A Peek Inside Mark H. Walker's Brain

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A Peek Inside Mark H. Walker's Brain

Postby Whiterook » Sat Dec 28, 2013 2:07 pm

There are many things I admire about Mark H. Walker, and his wargaming-product company, Lock 'n Load Publishing. He to me, is among the A-list of wargame designers in the business today. I was lucky enough to meet him at a time when I had JUST come to the realization that modern-day wargames are a new-breed all their own, which in many ways elevated the hobby far beyond those limits I previously thought insurmountable.

He has a genius for the business. Not perfect...none of us are...but he is a genius in wargaming design as far as I see it. The sell for me came immediately, in recognizing his taking many of the wargaming values and intents of the 'old systems' and turned them on their head to even higher potential and heights.

He has just started to post his thoughts on the design of his popular conflict simulation series, World at War (WaW), on the LNLP Facebook page. I had noted in the past few days, so questions as to 'where did the numbers come from' on certain pieces...and as we all know, Wargamers can be highly critical and they seemed to really be throwing down on mark. But in classy fashion, he responded with the following excerpts, which I quote directly in italics, colored:

The Abrams platoon rolled out of my brain and into World at War land sometime in 1985. The game system had been perking for at least a couple of weeks. Interestingly enough, the Abrams wasn't the first counter designed for WaW. That distinction belongs to the Israeli's Super Sherman. When the game system idea popped into my head, I originally envisioned it for 1973, and made a set of play test counters using the art from the Valley of Tears game that I designed for Armchair General. These counters never saw the light of day, or the ink of printing. After designing them, I decided I wanted to go all out, design the game that I really wanted to play, so I jumped into the Abrams.

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Let's look at the counter and the logic behind the values, but one thing first; there are no formula's. I understand that some people design with equations. Those people aren't me. I love math, but I'm just not a design by equation guy.

I LOVE THAT!!! '...I'm just not a design by equation guy'. If nothing else can inspire a burgeoning wargame designer, this statement should be posted on your wall!!! One of the most used excuses I hear from people who want to design wargames but are afraid to even attempt it is, they equate the process with some super-complex-equation-filled-method that only a sheldon Cooper-like mind could process. Not true. If you have a good concept and a very good understanding of basic wargaming principles and concepts, you can design a game, and even produce a mocked-up version to play.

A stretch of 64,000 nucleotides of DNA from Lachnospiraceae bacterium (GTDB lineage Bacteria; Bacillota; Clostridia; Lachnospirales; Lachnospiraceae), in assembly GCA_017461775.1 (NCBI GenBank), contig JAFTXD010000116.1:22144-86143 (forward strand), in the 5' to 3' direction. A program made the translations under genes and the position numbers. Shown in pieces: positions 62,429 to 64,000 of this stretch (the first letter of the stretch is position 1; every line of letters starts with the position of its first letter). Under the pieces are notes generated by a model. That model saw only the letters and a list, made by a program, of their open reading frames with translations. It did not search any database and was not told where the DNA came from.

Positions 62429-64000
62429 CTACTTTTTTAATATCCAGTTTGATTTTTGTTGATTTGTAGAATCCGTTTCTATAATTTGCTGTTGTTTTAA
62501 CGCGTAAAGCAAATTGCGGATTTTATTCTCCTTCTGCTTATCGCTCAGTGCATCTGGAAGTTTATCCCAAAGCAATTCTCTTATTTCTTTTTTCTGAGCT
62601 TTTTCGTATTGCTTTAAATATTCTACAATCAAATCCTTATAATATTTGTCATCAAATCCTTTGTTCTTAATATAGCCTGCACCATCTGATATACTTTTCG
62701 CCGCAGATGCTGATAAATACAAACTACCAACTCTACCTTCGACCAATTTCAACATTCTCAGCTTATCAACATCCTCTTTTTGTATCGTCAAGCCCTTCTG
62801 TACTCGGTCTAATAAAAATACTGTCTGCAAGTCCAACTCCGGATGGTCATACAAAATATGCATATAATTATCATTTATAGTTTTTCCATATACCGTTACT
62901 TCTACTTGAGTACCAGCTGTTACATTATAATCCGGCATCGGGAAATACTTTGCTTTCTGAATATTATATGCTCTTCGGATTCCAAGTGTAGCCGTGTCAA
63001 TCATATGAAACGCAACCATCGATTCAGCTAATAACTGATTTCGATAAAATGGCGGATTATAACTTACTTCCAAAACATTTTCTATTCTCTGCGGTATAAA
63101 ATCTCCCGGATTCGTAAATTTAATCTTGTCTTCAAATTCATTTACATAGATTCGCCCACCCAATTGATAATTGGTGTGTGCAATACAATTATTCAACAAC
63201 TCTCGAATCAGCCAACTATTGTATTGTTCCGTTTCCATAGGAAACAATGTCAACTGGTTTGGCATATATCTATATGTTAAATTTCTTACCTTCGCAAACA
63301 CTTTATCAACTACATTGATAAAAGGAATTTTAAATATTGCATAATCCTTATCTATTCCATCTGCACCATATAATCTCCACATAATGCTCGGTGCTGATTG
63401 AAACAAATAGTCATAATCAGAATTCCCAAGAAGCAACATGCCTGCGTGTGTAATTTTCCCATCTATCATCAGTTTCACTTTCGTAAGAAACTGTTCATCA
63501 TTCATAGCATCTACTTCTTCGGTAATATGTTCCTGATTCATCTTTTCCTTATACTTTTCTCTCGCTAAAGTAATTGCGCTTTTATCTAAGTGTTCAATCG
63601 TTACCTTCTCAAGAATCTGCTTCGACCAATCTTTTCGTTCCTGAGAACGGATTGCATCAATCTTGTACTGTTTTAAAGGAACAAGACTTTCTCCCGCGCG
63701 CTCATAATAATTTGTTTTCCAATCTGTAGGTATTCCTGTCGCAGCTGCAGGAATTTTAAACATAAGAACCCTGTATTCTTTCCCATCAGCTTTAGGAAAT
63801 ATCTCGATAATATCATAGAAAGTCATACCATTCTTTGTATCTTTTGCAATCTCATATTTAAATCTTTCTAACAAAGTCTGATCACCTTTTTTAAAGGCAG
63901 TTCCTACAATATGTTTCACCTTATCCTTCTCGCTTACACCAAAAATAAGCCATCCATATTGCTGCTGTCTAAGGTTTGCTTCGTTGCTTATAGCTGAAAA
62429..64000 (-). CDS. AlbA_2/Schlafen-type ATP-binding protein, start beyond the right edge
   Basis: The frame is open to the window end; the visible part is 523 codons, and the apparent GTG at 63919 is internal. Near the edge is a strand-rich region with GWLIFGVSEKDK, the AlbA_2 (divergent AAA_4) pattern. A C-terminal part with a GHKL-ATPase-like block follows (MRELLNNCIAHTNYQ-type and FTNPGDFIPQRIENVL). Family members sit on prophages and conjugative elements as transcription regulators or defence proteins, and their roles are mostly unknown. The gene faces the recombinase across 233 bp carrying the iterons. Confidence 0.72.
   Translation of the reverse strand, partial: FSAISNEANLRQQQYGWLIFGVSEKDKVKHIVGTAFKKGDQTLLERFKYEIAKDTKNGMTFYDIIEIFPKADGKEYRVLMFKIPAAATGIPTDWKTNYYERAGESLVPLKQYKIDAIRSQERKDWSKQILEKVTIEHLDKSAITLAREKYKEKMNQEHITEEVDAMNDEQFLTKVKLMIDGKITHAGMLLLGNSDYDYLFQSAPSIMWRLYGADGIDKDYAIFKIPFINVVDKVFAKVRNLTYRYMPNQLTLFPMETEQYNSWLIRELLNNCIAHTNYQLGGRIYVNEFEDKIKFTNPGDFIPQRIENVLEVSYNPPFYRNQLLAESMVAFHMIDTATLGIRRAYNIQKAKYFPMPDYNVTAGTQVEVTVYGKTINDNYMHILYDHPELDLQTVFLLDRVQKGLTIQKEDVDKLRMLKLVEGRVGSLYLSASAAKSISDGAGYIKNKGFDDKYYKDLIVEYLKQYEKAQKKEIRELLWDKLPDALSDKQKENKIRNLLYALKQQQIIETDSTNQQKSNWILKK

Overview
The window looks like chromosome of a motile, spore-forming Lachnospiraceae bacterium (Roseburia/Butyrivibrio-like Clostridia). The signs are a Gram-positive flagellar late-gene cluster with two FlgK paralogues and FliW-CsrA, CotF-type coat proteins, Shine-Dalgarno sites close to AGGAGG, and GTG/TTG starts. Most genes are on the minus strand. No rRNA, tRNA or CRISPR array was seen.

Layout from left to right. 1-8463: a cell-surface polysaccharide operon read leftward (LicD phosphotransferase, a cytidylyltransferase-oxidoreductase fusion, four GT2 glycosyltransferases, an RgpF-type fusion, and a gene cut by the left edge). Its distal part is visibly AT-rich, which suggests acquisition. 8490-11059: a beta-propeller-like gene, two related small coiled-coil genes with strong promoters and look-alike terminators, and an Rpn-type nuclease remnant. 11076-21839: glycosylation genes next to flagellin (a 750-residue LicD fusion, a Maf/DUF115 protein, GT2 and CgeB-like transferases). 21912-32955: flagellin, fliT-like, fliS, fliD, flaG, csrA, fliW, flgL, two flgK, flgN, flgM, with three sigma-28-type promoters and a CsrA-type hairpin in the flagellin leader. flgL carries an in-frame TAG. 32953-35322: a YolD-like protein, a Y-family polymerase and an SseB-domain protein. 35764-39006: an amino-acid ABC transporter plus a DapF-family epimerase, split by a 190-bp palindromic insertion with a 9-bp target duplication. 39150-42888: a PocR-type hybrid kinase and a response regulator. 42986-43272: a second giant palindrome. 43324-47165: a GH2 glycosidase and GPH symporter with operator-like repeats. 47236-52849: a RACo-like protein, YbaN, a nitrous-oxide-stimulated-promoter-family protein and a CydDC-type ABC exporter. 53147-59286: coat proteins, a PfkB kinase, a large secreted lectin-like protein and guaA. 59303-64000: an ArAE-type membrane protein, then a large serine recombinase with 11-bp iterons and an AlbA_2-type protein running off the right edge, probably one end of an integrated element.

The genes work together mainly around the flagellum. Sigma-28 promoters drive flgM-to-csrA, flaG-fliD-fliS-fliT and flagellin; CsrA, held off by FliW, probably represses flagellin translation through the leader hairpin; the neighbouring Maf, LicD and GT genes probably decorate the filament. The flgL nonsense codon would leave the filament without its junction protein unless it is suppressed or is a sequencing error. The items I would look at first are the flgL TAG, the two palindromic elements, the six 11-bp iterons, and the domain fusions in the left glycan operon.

Movement: I guess I did some calculations, divided the 150 hexes into kilometers, and the projected time of the turns into an hour, or something. Honestly, I don't remember. 6 MPs seemed about right, and gave me the baseline for other unit's movement factors.

AP Range: The range seems about right to me. M1A1s (with a 120mm gun) routinely knocked out Iraqi T72s at a range of 2,500 meters during Desert Storm, and several claimed kills in excess of four kilometers. But these are just M1s, with the 105mm cannon. I didn't want to make the range any longer for a simple reason. The longer the range, the more time-consuming checking line of sight becomes.

AP Firepower and To Hit Numbers: Easy Peasy. I wanted a platoon of Abrams to dominate a platoon of T72s (the baseline Soviet tank in Eisenbach Gap, the series seminal game). At 4@4 every Abrams attack should average two hits. Combine that statistic with the likelihood of firing twice in a turn (two activation chits), occasionally three times when on defense, and you have a very powerful counter.

HE Firepower and Range: Okay, I admit it, there is a large fudge factor here. Theoretically, an Abrams can throw an HE shell as fall as its AP counterpart. Tankers tell me that never happens. Tanks use machine guns to engage infantry, and save the HE shells for really tough targets. Hence the HE Firepower is a combination of how many machine guns a tank has, combined with the caliber/range of it's main gun.

Armor: The Abram's 3@5 gives it a baseline probability of deflecting one hit each time you roll the dice. Because a T-72 (4@6) will average less than one hit per attack, it makes the Abrams a very tough opponent. As it should be.

Close Assault: This is a bit of a throw away. Tanks with a main gun, and at least one machine gun get a 2@4. Keep in mind that this reflects fighting within a 150-meter hex. At that range a T-72 is about as effective as an Abrams. Give or take.

I find this fascinating stuff. I wish more established wargame designers of popular and successful games out there on the market would take the time to share their thoughts and processes like this. I encourage you to send a thank you to Mark and let him know *he done good!*
If you can't be a good example, be a horrible warning

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Re: A Peek Inside Mark H. Walker's Brain

Postby Frank » Sun Dec 29, 2013 6:42 am

There are so many games out there with rules that just don`t seem to make much sense that you are right, it is good to hear some of the thought process behind different decisions. You still might not agree with them but at least you know he made them.
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Re: A Peek Inside Mark H. Walker's Brain

Postby Double Deuce » Mon Dec 30, 2013 11:35 am

I've run into the same dilemma myself when trying to design. There is a tendency I believe to over analyze and over think the little things.

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